For more information, contact us at 888.260.9448 or info@cnsprotects.com.

PA Weight Class Stickers Requirement Expected to be Removed this Fall


PA Weight Class Stickers

As the last state in the country with this requirement, the Pennsylvania Motor Truck Association (PMTA) has urged repeal for all trucks weight class 2 and above to display the registration weight class sticker on the windshield.

Currently, under Chapter 55 of the Pennsylvania Department of Transportation’s (PennDOT) regulations, trucks, truck tractors or combinations registered to operate at weights greater than 5,000 pounds are required to display a registration class sticker and replace a registration class sticker when stolen, damaged or destroyed.

This regulation will rescind Chapter 55 since PennDOT, interested third parties and law enforcement no longer need to determine the registered weight of trucks, truck tractors or combinations. Instead, third parties rely on the registration card to determine the authorized operating weight of trucks, truck tractors or combinations.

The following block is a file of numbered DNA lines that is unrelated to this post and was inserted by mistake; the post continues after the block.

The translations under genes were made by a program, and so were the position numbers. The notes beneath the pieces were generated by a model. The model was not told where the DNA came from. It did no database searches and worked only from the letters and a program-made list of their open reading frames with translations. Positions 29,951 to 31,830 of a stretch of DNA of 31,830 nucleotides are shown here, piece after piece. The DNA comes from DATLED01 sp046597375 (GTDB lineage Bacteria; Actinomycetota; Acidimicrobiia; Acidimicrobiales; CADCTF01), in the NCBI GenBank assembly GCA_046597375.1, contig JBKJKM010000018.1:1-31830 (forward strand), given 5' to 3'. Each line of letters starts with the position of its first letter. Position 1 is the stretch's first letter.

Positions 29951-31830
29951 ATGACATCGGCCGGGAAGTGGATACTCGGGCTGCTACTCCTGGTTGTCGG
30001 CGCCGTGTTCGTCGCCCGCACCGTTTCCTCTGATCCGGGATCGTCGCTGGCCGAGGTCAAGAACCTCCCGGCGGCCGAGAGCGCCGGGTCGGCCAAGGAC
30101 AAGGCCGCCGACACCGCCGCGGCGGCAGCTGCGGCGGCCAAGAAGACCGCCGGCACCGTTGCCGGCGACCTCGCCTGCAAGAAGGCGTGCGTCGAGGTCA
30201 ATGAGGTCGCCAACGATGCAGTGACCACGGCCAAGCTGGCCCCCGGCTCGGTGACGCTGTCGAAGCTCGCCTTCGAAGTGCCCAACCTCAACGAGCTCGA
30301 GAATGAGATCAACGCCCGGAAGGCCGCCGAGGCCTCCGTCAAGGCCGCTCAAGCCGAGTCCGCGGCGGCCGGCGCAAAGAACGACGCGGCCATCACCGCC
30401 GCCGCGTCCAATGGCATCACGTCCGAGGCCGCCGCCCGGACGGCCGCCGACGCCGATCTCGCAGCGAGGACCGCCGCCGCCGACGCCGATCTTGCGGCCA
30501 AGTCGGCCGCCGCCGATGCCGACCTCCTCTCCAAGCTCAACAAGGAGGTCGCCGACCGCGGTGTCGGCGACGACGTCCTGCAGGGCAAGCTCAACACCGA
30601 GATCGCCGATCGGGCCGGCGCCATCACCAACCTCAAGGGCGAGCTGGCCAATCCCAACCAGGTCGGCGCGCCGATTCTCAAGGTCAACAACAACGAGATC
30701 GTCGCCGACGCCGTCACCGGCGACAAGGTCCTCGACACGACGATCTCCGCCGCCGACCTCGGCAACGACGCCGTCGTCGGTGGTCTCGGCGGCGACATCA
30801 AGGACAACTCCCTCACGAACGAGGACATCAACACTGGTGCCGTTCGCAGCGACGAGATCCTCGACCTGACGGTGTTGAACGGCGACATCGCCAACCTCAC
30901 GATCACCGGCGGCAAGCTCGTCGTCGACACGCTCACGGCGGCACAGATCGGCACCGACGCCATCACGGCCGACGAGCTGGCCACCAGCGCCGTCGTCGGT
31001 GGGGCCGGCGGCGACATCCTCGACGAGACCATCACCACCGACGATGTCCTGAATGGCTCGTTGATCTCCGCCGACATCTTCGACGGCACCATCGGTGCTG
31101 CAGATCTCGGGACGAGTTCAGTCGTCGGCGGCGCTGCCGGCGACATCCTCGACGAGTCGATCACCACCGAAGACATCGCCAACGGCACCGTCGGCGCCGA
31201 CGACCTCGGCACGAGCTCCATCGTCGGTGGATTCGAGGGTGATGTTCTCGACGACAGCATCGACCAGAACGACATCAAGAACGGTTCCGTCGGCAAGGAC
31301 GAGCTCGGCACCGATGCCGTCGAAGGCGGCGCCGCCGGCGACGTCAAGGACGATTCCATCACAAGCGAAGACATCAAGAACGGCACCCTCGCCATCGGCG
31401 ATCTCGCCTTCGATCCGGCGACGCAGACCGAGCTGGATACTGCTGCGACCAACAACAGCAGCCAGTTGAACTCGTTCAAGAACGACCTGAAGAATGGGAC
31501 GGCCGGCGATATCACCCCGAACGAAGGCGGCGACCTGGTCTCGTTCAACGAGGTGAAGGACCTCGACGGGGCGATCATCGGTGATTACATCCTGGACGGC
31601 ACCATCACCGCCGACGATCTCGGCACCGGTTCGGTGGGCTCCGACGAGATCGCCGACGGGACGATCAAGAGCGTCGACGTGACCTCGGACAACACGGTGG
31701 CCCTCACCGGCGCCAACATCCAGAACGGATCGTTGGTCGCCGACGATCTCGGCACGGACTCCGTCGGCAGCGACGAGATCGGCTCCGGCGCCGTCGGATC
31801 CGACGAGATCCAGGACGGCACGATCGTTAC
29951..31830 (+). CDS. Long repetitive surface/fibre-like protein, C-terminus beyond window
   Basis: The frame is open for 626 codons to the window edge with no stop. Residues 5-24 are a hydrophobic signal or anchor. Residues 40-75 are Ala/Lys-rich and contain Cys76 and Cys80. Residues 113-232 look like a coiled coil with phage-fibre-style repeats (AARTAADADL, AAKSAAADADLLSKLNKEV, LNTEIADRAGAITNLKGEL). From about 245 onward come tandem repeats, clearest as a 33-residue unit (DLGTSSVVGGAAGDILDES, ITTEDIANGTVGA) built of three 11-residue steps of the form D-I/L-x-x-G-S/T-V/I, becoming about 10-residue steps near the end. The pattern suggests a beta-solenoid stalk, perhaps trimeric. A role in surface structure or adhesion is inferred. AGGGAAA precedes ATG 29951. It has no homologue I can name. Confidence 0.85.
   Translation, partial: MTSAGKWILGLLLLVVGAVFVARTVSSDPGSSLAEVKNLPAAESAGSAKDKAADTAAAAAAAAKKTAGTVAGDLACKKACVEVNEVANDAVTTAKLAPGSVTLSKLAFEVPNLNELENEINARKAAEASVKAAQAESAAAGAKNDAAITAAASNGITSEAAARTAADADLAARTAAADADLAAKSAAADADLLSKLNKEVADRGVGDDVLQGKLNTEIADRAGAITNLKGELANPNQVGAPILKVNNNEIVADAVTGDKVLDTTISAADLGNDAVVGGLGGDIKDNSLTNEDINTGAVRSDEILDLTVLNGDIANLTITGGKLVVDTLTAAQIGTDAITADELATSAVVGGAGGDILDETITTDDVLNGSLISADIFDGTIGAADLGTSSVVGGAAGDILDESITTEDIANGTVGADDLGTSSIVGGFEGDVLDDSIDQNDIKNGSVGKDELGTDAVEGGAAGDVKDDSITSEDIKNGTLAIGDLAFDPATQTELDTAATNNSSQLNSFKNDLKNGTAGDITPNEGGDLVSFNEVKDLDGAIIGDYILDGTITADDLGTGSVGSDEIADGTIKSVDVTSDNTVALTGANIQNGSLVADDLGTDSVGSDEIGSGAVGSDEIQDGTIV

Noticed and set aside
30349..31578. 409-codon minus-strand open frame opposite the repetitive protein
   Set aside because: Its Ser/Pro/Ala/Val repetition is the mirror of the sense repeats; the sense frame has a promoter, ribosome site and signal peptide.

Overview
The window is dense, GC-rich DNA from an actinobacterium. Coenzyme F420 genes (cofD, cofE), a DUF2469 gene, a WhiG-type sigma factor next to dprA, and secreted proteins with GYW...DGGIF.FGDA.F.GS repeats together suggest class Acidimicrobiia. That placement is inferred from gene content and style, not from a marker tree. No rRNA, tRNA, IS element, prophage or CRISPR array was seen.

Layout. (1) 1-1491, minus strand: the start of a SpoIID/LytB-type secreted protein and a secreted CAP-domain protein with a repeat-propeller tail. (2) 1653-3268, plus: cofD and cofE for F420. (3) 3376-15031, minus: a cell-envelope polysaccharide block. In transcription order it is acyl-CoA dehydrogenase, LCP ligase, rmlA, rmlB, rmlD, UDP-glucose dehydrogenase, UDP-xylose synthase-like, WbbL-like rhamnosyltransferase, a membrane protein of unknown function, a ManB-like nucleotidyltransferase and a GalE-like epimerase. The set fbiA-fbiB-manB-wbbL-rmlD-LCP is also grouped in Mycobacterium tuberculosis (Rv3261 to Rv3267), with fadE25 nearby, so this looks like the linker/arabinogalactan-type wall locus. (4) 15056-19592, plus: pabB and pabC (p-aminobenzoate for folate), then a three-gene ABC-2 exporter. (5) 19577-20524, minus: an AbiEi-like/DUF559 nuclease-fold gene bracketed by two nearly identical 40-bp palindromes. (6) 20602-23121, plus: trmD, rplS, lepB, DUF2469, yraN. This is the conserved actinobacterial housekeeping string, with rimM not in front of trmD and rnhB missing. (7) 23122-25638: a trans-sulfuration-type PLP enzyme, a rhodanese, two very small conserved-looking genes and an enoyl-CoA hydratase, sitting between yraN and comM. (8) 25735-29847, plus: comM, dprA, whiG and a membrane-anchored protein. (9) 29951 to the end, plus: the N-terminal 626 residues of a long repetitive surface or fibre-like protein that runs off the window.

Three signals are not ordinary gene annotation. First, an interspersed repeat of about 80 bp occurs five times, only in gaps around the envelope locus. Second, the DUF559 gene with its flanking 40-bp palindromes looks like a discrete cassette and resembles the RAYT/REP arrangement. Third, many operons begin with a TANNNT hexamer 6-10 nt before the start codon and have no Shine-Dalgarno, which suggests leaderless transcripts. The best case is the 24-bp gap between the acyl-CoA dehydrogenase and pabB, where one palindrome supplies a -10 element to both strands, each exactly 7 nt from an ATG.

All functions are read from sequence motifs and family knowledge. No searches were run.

Therefore, the use of a registration class sticker is no longer needed, and its elimination will result in administrative and cost savings to the Department and the regulated community.

The registration class stickers cost the Department an average of $25,000 annually to maintain the needed inventory, which can be saved because of this rulemaking. The long-term administrative savings to the Commonwealth and its taxpayers will have positive financial, economic, and social impacts on the public.

LEARN MORE ABOUT LICENSING AND PERMITTING REQUIREMENTS